TECHNOLOGY SEEN SPURRING ON-LINE SALES

SAN FRANCISCO -- The on-line grocery segment is expected to accelerate in the wake of new technologies and a proliferation of personal computers in the home, according to industry experts who spoke here at eFood '99 last week.On-line grocery sales are expected to reach $500 million by 2001, these experts said, which compares with overall food-store sales last year of about $443 billion, according

SAN FRANCISCO -- The on-line grocery segment is expected to accelerate in the wake of new technologies and a proliferation of personal computers in the home, according to industry experts who spoke here at eFood '99 last week.

On-line grocery sales are expected to reach $500 million by 2001, these experts said, which compares with overall food-store sales last year of about $443 billion, according to the Food Marketing Institute, Washington. And while Internet grocery sales have been slower to build than books or CDs, speakers at the conference expected growth to jump in the next several years. Some on-line retailers also hope to boost on-line shopping by developing relationships with brick-and-mortar retailers to provide fresh prepared, while others plan to add other services such as dry cleaning.

"The idea of having someone pick out your bananas and deliver them to your house is still a strange idea to many people, but food now ranks third or fourth among the items people purchase on-line," said Michael Brennan, vice president of product management for Peapod, Skokie, Ill. "While selling books or CDs on-line is an instantly national business, selling groceries on-line is more of a marathon than a sprint. It has taken a longer period to ramp up. There are so many logistics issues to deal with and each market is different. What works in San Francisco doesn't necessarily work in Chicago."

The eFood '99 conference was sponsored by the International Quality and Productivity Center, Little Falls, N.J.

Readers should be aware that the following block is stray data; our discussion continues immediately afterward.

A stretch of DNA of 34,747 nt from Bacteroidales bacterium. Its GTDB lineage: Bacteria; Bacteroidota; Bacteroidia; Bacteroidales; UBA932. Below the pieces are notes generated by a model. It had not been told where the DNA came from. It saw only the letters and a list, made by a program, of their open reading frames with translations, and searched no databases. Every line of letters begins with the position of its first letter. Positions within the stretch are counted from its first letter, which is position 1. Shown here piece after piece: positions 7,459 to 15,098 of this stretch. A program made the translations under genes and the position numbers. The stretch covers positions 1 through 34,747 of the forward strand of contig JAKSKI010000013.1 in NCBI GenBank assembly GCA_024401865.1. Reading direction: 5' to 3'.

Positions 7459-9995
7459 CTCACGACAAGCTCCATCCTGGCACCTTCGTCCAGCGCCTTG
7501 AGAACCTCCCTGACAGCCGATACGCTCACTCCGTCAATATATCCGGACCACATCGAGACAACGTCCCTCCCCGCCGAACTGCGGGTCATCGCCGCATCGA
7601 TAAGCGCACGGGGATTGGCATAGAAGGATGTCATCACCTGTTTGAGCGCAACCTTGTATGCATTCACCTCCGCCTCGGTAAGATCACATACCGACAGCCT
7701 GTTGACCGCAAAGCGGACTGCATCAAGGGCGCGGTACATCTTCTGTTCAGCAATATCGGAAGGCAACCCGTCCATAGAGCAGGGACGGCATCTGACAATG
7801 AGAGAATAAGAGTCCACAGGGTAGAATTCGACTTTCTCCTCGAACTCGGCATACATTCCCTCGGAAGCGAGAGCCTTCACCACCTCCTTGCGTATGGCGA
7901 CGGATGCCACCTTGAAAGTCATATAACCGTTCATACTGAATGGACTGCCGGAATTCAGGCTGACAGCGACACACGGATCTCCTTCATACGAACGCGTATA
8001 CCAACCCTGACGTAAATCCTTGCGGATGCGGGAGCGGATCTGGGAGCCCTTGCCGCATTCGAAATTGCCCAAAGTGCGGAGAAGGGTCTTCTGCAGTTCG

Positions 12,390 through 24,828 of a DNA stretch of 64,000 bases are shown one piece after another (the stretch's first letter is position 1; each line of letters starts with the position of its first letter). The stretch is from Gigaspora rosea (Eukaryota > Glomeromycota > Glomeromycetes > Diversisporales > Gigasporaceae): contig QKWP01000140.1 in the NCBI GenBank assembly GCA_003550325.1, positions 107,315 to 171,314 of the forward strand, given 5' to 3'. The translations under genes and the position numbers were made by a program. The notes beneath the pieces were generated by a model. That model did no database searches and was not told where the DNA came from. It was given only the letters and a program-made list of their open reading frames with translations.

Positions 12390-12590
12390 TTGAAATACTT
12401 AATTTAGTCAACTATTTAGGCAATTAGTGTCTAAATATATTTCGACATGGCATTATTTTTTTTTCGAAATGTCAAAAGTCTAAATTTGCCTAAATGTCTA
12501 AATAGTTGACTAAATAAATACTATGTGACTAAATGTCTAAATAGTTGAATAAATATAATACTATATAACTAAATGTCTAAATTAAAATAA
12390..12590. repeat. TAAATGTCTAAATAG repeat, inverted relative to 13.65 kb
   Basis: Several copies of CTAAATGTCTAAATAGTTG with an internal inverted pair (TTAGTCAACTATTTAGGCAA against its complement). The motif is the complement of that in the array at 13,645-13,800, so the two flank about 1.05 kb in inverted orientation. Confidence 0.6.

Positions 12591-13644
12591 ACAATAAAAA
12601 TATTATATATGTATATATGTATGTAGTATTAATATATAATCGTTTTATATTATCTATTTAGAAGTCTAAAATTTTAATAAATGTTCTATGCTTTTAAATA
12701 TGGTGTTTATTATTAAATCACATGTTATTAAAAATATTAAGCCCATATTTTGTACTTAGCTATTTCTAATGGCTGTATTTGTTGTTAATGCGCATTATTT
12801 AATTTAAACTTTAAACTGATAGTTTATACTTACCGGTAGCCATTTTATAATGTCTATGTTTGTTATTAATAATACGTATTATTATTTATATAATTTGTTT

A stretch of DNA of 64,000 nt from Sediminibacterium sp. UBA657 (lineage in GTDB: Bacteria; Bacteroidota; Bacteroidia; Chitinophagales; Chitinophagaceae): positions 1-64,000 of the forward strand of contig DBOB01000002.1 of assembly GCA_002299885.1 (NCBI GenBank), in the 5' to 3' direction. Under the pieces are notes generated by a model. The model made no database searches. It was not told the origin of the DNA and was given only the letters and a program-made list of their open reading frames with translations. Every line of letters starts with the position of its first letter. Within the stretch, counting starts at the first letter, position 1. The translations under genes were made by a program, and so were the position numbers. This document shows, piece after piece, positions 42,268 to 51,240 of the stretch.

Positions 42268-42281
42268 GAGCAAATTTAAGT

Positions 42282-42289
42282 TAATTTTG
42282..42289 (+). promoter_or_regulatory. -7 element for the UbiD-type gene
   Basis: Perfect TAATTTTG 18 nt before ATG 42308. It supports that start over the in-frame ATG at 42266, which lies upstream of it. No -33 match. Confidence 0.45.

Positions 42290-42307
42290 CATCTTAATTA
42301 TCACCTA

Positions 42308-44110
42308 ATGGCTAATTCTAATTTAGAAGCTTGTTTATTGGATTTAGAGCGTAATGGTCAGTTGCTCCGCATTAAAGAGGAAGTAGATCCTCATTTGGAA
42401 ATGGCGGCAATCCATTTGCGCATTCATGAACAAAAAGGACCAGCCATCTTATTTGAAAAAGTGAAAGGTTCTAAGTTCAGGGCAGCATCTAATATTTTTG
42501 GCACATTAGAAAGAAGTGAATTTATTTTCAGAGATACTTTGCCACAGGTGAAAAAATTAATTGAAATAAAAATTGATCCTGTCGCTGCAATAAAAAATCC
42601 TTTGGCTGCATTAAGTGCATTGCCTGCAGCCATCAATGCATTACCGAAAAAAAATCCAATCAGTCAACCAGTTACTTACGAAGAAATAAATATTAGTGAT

Brennan noted that Wall Street is now giving serious consideration to on-line grocers. "The interest of the investment community and the acceleration in capital and competition is a good. I think we're going to keep up the aggressive pace we saw in the first half of this year," he said.

Frank Britt, vice president of Streamline, Westwood, Mass., told the audience that there is an "awakening" among consumers and investors. "Two or three years ago, you couldn't even link food and the Internet. Now, in the last six months that has changed and we're seeing $400 million to $500 million in venture capital. I predict we'll see four to six IPOs in the next six months."

Brennan also said expanding offerings beyond food could be a way to entice customers to shop for groceries on-line. While he declined to provide specifics, he told the audience, "we're focused on food right now, but that will possibly change in the near future." According to Brennan, Peapod currently ranks first in on-line sales of pet food and is the second largest on-line drug store. Peapod also has a relationship with Andronico's Market, Albany, Calif., to deliver prepared meals in certain markets.

Brennan noted innovations in technology will also help to boost interest in Internet sales. "We've got the opportunity to deliver messages in context at the point of purchase. Also, increases in bandwidth will make things easier. It takes 20 to 40 minutes to place a grocery order. You can order 35 books in that time. I also think that innovations in Web devices will make the Web portable. That will be a key to this channel."

Streamline's Britt said computerization of the picking and delivery process is also crucial to success. "You need a high degree of computerization because there has to be accuracy and efficiency. It is different than running a retail outlet where the customer is doing their own picking. You've got to be accurate," he said.